Only a third of the emission reductions required for the UK to achieve net zero by 2030 are covered by credible plans, the Climate Change Committee (CCC) has warned today.

18th July 2024

Read more

Almost three-fifths of UK environmental professionals feel there is a green skills gap across the country’s workforce, or that there will be, a new survey has uncovered.

4th July 2024

Read more

Climate hazards such as flooding, droughts and extreme heat are threatening eight in 10 of the world’s cities, new research from CDP has uncovered.

3rd July 2024

Read more

Ahead of the UK general election next month, IEMA has analysed the Labour, Conservative, Liberal Democrat, and Green Party manifestos in relation to the sustainability agenda.

19th June 2024

Read more

Nine in 10 UK adults do not fully trust brands to accurately portray their climate commitments or follow the science all the time, a new survey has uncovered.

19th June 2024

Read more

Just one in 20 workers aged 27 and under have the skills needed to help drive the net-zero transition, compared with one in eight of the workforce as a whole, new LinkedIn data suggests.

18th June 2024

Read more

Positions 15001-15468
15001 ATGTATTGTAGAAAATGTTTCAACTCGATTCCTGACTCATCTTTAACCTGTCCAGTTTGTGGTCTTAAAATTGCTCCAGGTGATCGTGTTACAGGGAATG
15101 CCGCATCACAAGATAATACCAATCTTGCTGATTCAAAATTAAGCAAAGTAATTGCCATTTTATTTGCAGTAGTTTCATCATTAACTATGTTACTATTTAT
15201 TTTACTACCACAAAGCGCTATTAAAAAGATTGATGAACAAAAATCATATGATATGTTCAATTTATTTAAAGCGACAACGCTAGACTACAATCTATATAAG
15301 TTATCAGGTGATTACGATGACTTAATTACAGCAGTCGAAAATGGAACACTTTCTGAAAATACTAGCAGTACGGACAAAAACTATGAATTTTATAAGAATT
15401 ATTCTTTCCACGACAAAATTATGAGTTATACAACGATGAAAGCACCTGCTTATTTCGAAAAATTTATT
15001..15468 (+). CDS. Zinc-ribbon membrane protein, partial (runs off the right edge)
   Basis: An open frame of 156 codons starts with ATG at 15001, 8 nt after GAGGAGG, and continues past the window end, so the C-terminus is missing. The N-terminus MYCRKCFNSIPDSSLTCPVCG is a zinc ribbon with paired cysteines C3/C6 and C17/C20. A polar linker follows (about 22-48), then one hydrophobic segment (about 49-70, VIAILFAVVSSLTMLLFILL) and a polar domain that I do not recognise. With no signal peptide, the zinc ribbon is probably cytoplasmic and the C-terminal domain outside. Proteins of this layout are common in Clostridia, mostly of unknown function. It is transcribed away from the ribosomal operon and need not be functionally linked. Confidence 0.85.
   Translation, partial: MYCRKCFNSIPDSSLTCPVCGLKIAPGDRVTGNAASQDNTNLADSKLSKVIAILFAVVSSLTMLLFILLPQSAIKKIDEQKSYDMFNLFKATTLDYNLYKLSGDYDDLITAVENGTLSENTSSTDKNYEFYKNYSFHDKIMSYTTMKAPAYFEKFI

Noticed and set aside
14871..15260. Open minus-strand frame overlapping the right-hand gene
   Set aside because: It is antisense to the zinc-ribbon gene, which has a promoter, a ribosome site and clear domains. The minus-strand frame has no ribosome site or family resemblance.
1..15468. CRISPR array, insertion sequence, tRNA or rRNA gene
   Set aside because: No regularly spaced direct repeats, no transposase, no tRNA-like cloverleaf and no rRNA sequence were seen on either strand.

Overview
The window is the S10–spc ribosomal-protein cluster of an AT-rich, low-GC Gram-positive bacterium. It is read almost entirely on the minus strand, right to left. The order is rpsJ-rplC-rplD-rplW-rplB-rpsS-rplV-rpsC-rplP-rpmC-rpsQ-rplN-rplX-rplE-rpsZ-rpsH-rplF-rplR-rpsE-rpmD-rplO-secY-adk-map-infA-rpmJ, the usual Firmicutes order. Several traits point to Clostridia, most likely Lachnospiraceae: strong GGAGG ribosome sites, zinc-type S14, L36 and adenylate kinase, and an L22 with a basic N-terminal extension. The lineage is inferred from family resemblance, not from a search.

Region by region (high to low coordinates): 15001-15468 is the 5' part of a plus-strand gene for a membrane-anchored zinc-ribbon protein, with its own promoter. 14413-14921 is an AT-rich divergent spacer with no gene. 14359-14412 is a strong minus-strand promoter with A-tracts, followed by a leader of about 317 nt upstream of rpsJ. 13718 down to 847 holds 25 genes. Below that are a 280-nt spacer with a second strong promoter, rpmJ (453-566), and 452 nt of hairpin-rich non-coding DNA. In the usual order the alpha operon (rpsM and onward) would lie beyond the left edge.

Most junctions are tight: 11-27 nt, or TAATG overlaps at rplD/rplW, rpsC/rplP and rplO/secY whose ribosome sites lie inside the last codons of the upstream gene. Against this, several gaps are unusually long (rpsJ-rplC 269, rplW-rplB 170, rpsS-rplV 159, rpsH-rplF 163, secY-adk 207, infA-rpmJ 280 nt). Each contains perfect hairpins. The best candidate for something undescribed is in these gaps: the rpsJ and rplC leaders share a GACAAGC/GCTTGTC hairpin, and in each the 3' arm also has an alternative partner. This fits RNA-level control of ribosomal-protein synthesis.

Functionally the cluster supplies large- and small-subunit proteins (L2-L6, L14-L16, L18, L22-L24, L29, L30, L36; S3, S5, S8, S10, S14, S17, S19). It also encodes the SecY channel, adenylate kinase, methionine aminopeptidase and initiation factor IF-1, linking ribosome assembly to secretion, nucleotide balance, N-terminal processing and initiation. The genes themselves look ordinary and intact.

With a Taskforce on Inequality and Social-related Financial Disclosures in the pipeline, Beth Knight talks to Chris Seekings about increased recognition of social sustainability

6th June 2024

Read more

Disinformation about the impossibility of averting the climate crisis is part of an alarming turn in denialist tactics, writes David Burrows

6th June 2024

Read more

Media enquires

Looking for an expert to speak at an event or comment on an item in the news?

Find an expert

IEMA Cookie Notice

Clicking the ‘Accept all’ button means you are accepting analytics and third-party cookies. Our website uses necessary cookies which are required in order to make our website work. In addition to these, we use analytics and third-party cookies to optimise site functionality and give you the best possible experience. To control which cookies are set, click ‘Settings’. To learn more about cookies, how we use them on our website and how to change your cookie settings please view our cookie policy.

Manage cookie settings

Our use of cookies

You can learn more detailed information in our cookie policy.

Some cookies are essential, but non-essential cookies help us to improve the experience on our site by providing insights into how the site is being used. To maintain privacy management, this relies on cookie identifiers. Resetting or deleting your browser cookies will reset these preferences.

Essential cookies

These are cookies that are required for the operation of our website. They include, for example, cookies that enable you to log into secure areas of our website.

Analytics cookies

These cookies allow us to recognise and count the number of visitors to our website and to see how visitors move around our website when they are using it. This helps us to improve the way our website works.

Advertising cookies

These cookies allow us to tailor advertising to you based on your interests. If you do not accept these cookies, you will still see adverts, but these will be more generic.

Save and close